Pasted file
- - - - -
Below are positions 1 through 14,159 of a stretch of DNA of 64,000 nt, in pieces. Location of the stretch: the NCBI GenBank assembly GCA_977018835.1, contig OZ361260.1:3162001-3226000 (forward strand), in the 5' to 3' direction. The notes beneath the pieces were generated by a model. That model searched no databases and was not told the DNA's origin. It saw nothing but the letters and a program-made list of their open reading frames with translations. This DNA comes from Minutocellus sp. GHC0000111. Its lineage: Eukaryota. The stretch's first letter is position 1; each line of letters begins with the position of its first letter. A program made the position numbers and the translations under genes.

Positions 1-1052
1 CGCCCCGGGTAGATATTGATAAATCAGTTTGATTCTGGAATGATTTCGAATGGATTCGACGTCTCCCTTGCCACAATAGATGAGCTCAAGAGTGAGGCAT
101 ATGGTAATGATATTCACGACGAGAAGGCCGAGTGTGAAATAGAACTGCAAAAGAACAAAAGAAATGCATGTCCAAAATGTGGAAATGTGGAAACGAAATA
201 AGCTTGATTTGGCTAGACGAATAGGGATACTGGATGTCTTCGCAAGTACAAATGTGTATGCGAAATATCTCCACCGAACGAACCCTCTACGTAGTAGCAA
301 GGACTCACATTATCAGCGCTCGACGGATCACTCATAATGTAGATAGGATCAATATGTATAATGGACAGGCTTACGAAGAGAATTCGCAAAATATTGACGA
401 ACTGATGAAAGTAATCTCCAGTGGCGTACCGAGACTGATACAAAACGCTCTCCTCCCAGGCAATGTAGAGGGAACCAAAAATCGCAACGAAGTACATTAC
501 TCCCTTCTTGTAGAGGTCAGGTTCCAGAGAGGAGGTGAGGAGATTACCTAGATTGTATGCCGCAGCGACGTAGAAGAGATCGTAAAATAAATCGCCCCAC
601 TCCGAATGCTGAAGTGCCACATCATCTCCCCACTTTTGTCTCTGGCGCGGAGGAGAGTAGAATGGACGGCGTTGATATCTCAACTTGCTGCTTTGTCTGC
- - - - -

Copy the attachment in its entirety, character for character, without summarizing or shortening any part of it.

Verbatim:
Below are positions 1 through 14,159 of a stretch of DNA of 64,000 nt, in pieces. Location of the stretch: the NCBI GenBank assembly GCA_977018835.1, contig OZ361260.1:3162001-3226000 (forward strand), in the 5' to 3' direction. The notes beneath the pieces were generated by a model. That model searched no databases and was not told the DNA's origin. It saw nothing but the letters and a program-made list of their open reading frames with translations. This DNA comes from Minutocellus sp. GHC0000111. Its lineage: Eukaryota. The stretch's first letter is position 1; each line of letters begins with the position of its first letter. A program made the position numbers and the translations under genes.

Positions 1-1052
1 CGCCCCGGGTAGATATTGATAAATCAGTTTGATTCTGGAATGATTTCGAATGGATTCGACGTCTCCCTTGCCACAATAGATGAGCTCAAGAGTGAGGCAT
101 ATGGTAATGATATTCACGACGAGAAGGCCGAGTGTGAAATAGAACTGCAAAAGAACAAAAGAAATGCATGTCCAAAATGTGGAAATGTGGAAACGAAATA
201 AGCTTGATTTGGCTAGACGAATAGGGATACTGGATGTCTTCGCAAGTACAAATGTGTATGCGAAATATCTCCACCGAACGAACCCTCTACGTAGTAGCAA
301 GGACTCACATTATCAGCGCTCGACGGATCACTCATAATGTAGATAGGATCAATATGTATAATGGACAGGCTTACGAAGAGAATTCGCAAAATATTGACGA
401 ACTGATGAAAGTAATCTCCAGTGGCGTACCGAGACTGATACAAAACGCTCTCCTCCCAGGCAATGTAGAGGGAACCAAAAATCGCAACGAAGTACATTAC
501 TCCCTTCTTGTAGAGGTCAGGTTCCAGAGAGGAGGTGAGGAGATTACCTAGATTGTATGCCGCAGCGACGTAGAAGAGATCGTAAAATAAATCGCCCCAC
601 TCCGAATGCTGAAGTGCCACATCATCTCCCCACTTTTGTCTCTGGCGCGGAGGAGAGTAGAATGGACGGCGTTGATATCTCAACTTGCTGCTTTGTCTGC